Mark Kenkre outlines his top tips to avoid crypto scams


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Partner Mark Kenkre examines the common types of cryptocurrency scams and methods to avoid them, in the Express.

Mark’s article was published in the Express, 13 March 2022, and can be found here.

Mark’s article was also published in FNTalk, SVSINDS and Germanic News.

Last year, it was revealed that Britons lost more than £150 million to cryptocurrency fraudsters with reports of digital crimes jumping by more than 30 per cent compared to 2020. According to Action Fraud, 18-25-year-olds were the hardest hit – perhaps not surprising since nearly a third of the UK’s 2.5 million cryptocurrency owners are aged under thirty.

With such a boom in investor interest, the high-tech nature of crypto is also attracting sophisticated scammers.

So, what are the key warning signs that investors should look out for?

Here are some of the most common types of scams:

  • If an individual or online retailer claims that they can only accept Bitcoin or another crypto as payment, it’s probably a scam. No credible organisation demands cryptocurrency as the only means of payment.
  • Anonymous/fake identity scams can be quite sophisticated. Using crypto, there are virtually no safeguards to determine who is a good actor and who is a bad actor. It’s really a case of: buyer beware.
  • New forms of crypto are constantly being launched in initial coin offerings (ICOs), which scammers can use to offer guaranteed high returns. Avoid anything that is being promoted as a get rich quick scheme.
  • Dating apps are rife with crypto scams. Any long-distance digital relationship where one party pressures the other to send money to invest in new crypto is an obvious red flag. Don’t do it.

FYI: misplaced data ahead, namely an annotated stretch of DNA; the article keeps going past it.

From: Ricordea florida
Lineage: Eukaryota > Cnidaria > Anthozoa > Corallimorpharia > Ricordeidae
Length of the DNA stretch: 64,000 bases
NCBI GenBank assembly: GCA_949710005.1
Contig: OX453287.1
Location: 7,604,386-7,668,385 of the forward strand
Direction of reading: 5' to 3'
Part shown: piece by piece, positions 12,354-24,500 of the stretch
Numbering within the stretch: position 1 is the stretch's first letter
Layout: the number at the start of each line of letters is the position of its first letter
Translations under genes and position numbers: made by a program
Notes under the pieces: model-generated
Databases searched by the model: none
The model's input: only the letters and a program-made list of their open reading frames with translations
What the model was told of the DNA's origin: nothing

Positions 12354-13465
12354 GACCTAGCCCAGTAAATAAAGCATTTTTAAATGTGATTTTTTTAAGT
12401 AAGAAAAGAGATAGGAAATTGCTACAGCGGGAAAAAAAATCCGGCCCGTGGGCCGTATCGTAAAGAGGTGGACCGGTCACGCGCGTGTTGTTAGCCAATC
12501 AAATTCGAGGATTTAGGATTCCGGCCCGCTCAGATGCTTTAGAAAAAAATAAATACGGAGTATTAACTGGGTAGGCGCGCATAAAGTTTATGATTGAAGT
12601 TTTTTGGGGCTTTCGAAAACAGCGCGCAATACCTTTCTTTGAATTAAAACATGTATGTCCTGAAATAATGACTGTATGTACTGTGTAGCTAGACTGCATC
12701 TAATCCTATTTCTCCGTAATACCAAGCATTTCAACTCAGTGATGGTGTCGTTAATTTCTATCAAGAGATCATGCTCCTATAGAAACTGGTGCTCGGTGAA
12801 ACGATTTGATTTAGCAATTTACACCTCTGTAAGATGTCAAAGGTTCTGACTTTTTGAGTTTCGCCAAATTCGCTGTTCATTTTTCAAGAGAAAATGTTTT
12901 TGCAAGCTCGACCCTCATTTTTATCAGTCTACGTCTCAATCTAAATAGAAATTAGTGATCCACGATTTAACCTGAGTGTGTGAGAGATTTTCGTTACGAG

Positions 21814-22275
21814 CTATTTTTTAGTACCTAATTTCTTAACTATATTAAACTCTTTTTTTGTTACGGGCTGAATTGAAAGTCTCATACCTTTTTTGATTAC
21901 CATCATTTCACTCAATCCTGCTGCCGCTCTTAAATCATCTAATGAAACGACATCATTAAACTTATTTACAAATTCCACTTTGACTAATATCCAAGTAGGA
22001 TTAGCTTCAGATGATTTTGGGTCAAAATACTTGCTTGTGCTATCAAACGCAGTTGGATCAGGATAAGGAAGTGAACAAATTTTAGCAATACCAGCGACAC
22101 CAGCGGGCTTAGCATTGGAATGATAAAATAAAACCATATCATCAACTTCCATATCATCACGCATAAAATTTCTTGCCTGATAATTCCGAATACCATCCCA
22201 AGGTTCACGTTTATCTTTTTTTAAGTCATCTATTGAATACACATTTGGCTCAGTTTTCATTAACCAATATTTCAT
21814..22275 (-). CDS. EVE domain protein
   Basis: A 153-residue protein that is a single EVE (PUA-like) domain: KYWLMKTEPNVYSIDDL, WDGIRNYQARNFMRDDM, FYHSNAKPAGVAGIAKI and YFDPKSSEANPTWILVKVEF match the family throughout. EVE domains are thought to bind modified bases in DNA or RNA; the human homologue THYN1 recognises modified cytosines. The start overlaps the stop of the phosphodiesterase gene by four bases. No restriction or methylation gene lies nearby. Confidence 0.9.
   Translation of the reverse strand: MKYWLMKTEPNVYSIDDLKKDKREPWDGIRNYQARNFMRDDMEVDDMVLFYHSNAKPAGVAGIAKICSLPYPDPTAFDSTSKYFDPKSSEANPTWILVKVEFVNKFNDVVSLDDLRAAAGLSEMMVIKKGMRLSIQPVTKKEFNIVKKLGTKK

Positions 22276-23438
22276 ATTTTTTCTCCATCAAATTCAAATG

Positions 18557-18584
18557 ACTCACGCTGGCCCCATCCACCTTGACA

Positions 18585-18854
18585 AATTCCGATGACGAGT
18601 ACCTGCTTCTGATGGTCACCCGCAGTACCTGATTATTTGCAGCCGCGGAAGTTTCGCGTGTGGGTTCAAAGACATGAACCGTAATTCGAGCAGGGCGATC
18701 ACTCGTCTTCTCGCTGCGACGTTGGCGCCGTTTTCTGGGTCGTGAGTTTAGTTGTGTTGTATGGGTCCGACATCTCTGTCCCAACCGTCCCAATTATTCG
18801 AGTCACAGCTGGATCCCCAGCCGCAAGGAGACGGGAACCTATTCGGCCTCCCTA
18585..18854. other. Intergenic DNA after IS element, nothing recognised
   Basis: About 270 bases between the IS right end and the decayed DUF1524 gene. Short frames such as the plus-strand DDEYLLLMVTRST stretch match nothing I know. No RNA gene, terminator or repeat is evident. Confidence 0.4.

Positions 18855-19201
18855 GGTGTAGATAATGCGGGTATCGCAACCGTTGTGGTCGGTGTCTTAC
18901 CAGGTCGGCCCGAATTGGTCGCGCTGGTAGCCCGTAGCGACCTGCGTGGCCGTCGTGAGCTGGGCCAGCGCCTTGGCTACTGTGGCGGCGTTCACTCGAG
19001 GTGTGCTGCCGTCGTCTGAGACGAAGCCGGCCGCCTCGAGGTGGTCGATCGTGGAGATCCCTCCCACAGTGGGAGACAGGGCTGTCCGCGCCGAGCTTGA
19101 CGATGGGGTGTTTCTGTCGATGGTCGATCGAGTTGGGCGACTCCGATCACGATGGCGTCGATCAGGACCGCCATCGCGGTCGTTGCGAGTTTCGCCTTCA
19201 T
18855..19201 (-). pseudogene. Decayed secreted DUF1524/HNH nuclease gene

• Phishing scams aim to gain your private information, like security codes, or trick you into sending crypto to a compromised digital wallet. Don’t be fooled.
  • Imposter and giveaway scams involve scammers posing as celebrities, businesspeople, or influencers. They often lure potential targets by promising to match or multiply the cryptocurrency sent to them – a giveaway scam. If it sounds too good to be true, that’s because it is.
  • Blackmail/extortion scams claim to have a record of adult websites or other illicit web pages that you have visited and threaten to expose you unless you share private keys or send cryptocurrency to the scammer. Any attempt at criminal extortion should be reported to the Police.

There are many new, evolving risks in the crypto world. To minimise them, stick with beginner friendly crypto exchanges like Coinbase or Gemini. For beginner crypto investors, it may be best to start with the two most popular cryptos – Bitcoin and Ethereum – which have a longer track record than other altcoins.

The best way for victims of a scam to try to recover funds that are lost is by reporting any suspected fraud to the Police and to your bank – the best starting point to see if recovery of your lost funds is possible.

Beyond applying common sense and never parting with your money in a hurry to anyone offering quick or high returns, always protect your private financial information including details about your crypto wallet. Never believe any guarantee that you will make money, achieve big payouts or get free money. Be sceptical, be sensible, and be wise!

In February 2024, our firm changed its name from Keller Postman UK to KP Law.

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